Going into his fight with Chael Sonnen on Saturday night, Brian Stann was being heralded as the next great thing at middleweight.
He was riding a 5-1 record in his previous six fights, had proven his ability to reduce men to rubble in the cage and had great marketing appeal as a former Marine who happens to be as affable and well-spoken as any pro athlete in the world today.
Unfortunately for him, the Sonnen fight served to completely undo a lot of what he’d accomplished. The American hero, that the UFC has so obviously been behind, was left battered and bruised after being outwrestled and choked out in a little over a round.
Not exactly what the company was hoping for. Probably even less so what Stann was hoping for.
However it really begs the question: was Brian Stann fool’s gold all along?
If you look at his UFC matchups since dropping to middleweight, most of them have been favourable. That’s not an attack or designed to be abrasive, it’s reality. Look at the list:
Mike Massenzio, a guy who has been hanging on like grim death just to stay on the roster. Stann finished him via triangle, establishing his ground game against a guy who likely only knew of triangles from math and music before being caught in one.
Chris Leben, the come-forward-no-matter-what slugger that Stann politely called out in an earlier effort to fight a name guy and get on the map. Mission accomplished, as he stopped Leben early in the first round. Still, it’s a guy you knew wouldn’t test anything other than his standup, and it made him look good in a big way.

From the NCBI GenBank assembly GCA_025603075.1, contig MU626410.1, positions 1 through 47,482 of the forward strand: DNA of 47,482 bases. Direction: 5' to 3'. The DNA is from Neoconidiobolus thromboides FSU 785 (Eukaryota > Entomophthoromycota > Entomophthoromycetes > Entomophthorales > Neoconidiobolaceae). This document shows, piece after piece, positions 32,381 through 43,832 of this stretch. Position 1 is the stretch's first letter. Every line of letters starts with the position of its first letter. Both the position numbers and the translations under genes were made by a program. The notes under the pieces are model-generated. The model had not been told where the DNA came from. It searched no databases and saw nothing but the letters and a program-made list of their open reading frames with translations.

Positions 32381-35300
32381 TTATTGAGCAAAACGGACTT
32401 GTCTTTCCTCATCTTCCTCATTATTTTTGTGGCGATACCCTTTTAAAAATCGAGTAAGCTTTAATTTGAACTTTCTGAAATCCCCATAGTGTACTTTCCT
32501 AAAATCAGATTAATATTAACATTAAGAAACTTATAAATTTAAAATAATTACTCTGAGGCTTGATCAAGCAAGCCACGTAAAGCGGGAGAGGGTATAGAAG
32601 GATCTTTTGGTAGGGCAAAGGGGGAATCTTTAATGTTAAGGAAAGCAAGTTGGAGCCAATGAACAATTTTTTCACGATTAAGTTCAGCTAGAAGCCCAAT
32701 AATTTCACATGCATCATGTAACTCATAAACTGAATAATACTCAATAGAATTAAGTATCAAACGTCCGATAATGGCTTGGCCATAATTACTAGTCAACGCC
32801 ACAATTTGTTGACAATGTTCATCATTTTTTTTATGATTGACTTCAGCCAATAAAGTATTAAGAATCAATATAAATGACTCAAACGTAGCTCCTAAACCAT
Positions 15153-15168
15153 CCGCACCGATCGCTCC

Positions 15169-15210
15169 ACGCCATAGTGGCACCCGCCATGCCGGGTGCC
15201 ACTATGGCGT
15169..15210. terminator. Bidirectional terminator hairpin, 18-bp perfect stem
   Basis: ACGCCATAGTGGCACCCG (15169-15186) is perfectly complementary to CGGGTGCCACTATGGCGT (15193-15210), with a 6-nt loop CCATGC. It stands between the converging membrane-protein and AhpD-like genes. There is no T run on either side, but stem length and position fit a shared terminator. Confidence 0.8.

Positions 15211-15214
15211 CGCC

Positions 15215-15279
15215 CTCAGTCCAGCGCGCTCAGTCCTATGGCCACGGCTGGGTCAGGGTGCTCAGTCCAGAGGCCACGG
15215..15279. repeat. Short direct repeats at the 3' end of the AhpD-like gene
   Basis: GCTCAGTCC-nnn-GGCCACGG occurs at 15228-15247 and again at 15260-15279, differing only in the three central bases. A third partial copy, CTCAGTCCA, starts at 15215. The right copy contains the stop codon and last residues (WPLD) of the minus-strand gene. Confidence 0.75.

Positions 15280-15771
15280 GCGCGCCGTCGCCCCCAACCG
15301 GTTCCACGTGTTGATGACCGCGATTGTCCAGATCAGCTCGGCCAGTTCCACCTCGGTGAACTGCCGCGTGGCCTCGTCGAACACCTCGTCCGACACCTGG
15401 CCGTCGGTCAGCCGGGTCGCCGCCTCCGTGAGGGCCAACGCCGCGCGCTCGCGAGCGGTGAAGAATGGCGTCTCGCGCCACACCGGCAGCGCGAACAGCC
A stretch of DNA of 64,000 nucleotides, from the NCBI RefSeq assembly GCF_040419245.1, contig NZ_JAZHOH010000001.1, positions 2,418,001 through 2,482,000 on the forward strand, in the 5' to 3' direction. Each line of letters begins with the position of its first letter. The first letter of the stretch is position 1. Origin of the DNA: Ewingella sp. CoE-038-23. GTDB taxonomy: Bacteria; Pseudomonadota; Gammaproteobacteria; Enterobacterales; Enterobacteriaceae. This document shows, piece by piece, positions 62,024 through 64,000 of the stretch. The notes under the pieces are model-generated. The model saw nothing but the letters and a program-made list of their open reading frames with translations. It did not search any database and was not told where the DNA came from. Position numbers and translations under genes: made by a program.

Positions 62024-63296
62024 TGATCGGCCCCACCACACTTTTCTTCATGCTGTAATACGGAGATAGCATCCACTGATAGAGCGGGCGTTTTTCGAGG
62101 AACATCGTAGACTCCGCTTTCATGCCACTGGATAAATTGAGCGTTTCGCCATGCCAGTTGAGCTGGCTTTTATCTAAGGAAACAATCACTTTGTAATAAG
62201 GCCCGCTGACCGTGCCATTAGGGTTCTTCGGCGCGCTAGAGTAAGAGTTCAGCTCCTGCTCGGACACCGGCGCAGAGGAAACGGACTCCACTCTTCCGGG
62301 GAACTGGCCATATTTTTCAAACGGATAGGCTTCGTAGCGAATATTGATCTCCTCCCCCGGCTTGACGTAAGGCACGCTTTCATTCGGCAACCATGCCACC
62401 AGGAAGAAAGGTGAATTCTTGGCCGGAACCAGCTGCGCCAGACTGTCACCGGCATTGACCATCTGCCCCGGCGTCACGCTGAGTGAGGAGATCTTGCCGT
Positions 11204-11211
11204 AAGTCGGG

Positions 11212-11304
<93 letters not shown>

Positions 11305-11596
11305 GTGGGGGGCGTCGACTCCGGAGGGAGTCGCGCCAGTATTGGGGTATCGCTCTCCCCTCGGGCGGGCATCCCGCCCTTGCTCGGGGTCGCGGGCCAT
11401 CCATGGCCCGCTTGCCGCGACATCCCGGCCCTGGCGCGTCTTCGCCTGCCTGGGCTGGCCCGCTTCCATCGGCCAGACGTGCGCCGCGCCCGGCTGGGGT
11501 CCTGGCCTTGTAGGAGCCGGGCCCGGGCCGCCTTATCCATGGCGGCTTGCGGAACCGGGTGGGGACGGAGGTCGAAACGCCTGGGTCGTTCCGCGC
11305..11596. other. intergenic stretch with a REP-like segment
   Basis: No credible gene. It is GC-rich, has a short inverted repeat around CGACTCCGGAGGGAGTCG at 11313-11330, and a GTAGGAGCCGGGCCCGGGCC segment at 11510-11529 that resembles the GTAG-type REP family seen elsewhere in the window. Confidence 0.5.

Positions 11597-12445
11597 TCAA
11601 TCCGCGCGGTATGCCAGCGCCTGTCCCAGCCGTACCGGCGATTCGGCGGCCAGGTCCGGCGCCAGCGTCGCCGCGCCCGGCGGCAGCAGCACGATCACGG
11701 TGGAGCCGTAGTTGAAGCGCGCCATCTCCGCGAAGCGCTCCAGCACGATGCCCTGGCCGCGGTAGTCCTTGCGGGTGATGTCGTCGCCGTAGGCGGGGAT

Jorge Santiago, a fresh face with decent standup but without the durability to take Stann’s considerable punching power. Also enough hubris to try and fight fire with fire instead of fighting smart, which is what led to him being steamrolled by the former Marine.
So really, when you put him in there against Sonnen it was no wonder that he’d catch a beating. He seems like a good guy, and is unquestionably a great ambassador for the sport, but his accomplishments on the battlefield perhaps accounted for him being rushed along a little, just as much as those in the octagon did.
Everyone likes a good story, and Brian Stann is that. He’s the type of guy who is seemingly good at everything he does, and people respect his abilities no matter what they’re being applied to. In this case, he still has respect in his ongoing pursuit of success in MMA, but he’s further away than people realize.
Brian Stann was fool’s gold going into UFC 136. It was proven when he was so thoroughly outclassed by a man many consider to be nipping at Anderson Silva’s heels as best middleweight in the world. People—the UFC included—thought Stann was better than he was, and that injustice cost him a sound beating and a big loss.
He needs to get back in the gym and work on his wrestling and ground game, and then get matched up with a guy who can test it without the relentlessness and ferocity of Sonnen. Demian Maia comes to mind as a guy who makes a lot of sense, but there are others as well.
It was too far, too fast for Stann in the past year, and Saturday night officially marked the stopping point of that journey. Like most, I look forward to the reset that will follow, and the evolution he’ll go through to become better.
His story also needs to be remembered the next time a prospect on the rise looks invincible, because chances are he’s not.